March 28th, 2013

Fast Company: Idea-Stifling Shame Culture


In a recent article for Fast Company, Brené Brown proposes 3 Ways To Kill Your Company’s Idea-Stifling Shame Culture. The article is about how shame at work kills innovation and it’s worth a read. The excerpt below shows specifically how workplace bullying and the shame that comes with it stops companies from thriving.

Recognizing and Combating Shame

Shame–the intensely painful feeling or experience of believing that we are flawed and therefore unworthy of love and belonging–breeds fear. It crushes our tolerance for vulnerability, thereby killing engagement, innovation, creativity, productivity, and trust. And worst of all, if we don’t know what we’re looking for, shame can ravage our organizations before we see one outward sign of a problem.

A stroll through an office or a school won’t necessarily reveal a shame problem. Or at least we hope it’s not that obvious. If it is–if we see a manager berating an employee or a teacher shaming a student–the problem is already acute and more than likely has been happening for a long time. In most cases, though, we have to know what we’re looking for when we assess an organization for signs that shame may be an issue.

Blaming, gossiping, favoritism, name-calling, and harassment are all behavior cues that shame has permeated a culture. A more obvious sign is when shame becomes an outright management tool. Is there evidence of people in leadership roles bullying others, criticizing subordinates in front of colleagues, delivering public reprimands, or setting up reward systems that intentionally belittle, shame, or humiliate people?

A Bully In The Office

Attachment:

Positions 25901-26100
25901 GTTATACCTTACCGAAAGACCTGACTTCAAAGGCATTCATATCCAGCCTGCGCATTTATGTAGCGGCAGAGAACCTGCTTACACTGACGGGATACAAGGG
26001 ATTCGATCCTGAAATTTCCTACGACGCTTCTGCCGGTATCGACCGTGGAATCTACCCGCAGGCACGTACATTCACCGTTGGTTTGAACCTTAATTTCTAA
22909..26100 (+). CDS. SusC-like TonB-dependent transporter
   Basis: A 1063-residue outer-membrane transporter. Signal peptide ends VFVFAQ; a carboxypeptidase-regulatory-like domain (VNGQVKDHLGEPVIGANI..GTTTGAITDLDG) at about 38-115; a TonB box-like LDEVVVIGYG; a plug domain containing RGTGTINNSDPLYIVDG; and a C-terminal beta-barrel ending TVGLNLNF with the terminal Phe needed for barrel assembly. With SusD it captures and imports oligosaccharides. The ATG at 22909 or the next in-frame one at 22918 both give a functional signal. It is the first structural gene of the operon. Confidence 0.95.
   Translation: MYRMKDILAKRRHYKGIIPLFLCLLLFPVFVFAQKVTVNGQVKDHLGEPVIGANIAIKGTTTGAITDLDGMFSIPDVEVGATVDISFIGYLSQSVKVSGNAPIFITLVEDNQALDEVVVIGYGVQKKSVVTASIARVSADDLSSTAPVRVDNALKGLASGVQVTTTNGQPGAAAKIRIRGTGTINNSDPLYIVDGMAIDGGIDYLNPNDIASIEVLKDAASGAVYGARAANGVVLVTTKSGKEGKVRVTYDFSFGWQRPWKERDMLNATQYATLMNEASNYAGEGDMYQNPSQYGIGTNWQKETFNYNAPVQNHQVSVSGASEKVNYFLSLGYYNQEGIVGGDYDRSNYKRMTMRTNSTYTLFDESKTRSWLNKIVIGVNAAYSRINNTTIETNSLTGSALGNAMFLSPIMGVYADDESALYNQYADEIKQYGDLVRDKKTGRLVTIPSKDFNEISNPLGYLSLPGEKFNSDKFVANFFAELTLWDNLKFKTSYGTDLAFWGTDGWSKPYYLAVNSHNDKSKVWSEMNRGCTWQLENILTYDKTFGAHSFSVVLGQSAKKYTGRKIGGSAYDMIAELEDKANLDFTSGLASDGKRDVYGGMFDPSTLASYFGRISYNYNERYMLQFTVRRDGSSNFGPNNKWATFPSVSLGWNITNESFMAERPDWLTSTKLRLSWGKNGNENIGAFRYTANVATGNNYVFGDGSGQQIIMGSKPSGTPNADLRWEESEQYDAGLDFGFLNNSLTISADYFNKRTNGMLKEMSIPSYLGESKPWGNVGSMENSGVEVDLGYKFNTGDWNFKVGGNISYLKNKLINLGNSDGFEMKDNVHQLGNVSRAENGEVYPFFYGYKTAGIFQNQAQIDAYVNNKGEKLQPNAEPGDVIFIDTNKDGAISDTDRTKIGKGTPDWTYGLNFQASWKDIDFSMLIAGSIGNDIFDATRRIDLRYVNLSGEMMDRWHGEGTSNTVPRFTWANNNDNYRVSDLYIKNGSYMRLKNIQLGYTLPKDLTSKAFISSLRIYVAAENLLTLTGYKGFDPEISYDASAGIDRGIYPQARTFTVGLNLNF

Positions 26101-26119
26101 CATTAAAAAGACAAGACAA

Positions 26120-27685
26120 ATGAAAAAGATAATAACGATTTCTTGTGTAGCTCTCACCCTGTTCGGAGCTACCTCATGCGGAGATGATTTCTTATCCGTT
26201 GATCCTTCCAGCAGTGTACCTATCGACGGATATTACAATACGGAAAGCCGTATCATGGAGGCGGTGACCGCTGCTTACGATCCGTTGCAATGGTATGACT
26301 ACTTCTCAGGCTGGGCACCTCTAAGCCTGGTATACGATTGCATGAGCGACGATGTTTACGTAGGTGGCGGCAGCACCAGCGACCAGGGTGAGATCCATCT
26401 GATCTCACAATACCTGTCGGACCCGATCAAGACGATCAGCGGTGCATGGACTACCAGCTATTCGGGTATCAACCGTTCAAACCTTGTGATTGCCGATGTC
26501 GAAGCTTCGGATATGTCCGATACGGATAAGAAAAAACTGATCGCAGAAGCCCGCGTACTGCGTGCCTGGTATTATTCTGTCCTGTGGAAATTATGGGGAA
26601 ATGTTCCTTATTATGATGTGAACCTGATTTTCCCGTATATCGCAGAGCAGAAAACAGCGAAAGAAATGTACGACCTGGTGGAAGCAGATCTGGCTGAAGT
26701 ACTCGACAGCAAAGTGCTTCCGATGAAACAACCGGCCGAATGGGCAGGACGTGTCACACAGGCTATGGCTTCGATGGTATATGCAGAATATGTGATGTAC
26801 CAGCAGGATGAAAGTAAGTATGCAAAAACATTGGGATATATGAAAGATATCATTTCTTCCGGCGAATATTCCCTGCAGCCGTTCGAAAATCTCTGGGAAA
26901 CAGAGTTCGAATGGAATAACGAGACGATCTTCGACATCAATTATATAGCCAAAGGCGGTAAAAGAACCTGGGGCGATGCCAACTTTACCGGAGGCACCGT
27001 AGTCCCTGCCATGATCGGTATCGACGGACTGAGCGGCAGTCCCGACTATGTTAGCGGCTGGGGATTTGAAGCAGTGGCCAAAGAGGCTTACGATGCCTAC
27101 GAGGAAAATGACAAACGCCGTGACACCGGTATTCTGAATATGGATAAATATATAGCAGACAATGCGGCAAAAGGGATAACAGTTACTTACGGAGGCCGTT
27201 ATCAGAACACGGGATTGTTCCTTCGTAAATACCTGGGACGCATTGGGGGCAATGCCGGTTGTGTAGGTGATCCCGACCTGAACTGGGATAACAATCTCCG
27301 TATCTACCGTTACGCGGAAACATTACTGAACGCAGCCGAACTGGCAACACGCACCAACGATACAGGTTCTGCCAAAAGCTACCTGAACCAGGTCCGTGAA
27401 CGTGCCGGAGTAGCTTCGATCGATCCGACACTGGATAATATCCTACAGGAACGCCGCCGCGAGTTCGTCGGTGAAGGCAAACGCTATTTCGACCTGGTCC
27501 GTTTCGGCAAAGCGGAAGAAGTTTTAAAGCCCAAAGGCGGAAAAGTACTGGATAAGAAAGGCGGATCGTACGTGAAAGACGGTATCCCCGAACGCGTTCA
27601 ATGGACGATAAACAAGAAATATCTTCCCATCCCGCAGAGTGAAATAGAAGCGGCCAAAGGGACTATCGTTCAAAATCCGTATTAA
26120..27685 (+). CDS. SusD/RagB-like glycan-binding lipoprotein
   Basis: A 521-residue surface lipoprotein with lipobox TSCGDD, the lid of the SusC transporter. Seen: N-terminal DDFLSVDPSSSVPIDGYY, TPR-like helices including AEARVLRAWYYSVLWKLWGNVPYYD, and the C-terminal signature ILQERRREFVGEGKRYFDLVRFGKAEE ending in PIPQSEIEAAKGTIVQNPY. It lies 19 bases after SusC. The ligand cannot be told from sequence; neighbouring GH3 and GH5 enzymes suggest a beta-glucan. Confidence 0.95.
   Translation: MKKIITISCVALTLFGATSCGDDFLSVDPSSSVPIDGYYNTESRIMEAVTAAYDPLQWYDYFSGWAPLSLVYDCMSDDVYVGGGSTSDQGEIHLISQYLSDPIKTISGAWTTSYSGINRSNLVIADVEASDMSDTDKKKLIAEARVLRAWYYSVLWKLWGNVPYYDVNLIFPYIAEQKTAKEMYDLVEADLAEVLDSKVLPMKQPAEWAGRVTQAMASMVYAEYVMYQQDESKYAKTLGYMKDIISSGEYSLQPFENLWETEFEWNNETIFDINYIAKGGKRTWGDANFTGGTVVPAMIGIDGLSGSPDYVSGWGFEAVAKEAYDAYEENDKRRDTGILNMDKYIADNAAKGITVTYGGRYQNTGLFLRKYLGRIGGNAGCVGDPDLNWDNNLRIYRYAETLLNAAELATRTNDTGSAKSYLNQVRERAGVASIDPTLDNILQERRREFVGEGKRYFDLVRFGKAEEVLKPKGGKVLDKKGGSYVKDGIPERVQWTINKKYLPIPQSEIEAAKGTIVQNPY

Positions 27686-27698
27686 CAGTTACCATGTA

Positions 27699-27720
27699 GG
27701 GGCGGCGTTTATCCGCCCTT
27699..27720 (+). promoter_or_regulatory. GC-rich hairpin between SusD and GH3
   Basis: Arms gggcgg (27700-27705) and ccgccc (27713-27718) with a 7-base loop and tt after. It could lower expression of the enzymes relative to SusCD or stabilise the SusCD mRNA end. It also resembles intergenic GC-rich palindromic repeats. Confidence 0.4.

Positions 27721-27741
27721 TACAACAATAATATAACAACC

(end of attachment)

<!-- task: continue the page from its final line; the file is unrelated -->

The Workplace Bullying Institute (WBI) defines bullying as “Repeated mistreatment: sabotage by others that prevented work from getting done, verbal abuse, threatening conduct, intimidation, and humiliation.” A 2010 poll conducted by Zogby International for WBI reported that an estimated 54 million American workers (37 percent of the US workforce) have been bullied at work. Furthermore, another WBI report revealed that 52.5 percent of the time, bullied workers reported that employers basically did nothing to stop the bullying.

When we see shame being used as a management tool (again, that means bullying, criticism in front of colleagues, public reprimands, or reward systems that intentionally belittle people), we need to take direct action because it means that we’ve got an infestation on our hands. And we need to remember that this doesn’t just happen overnight. Equally important to keep in mind is that shame is like the other “sh” word. Like shit, shame rolls downhill. If employees are constantly having to navigate shame, you can bet that they’re passing it on to their customers, students, and families.

Shame can only rise so far in any system before people disengage to protect themselves. When we’re disengaged, we don’t show up, we don’t contribute, and we stop caring. On the far end of the spectrum, disengagement allows people to rationalize all kinds of unethical behavior including lying, stealing, and cheating.

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This entry was posted on Thursday, March 28th, 2013 at 8:00 am and is filed under Media About Bullying. You can follow any responses to this entry through the RSS 2.0 feed. You can leave a response, or trackback from your own site.



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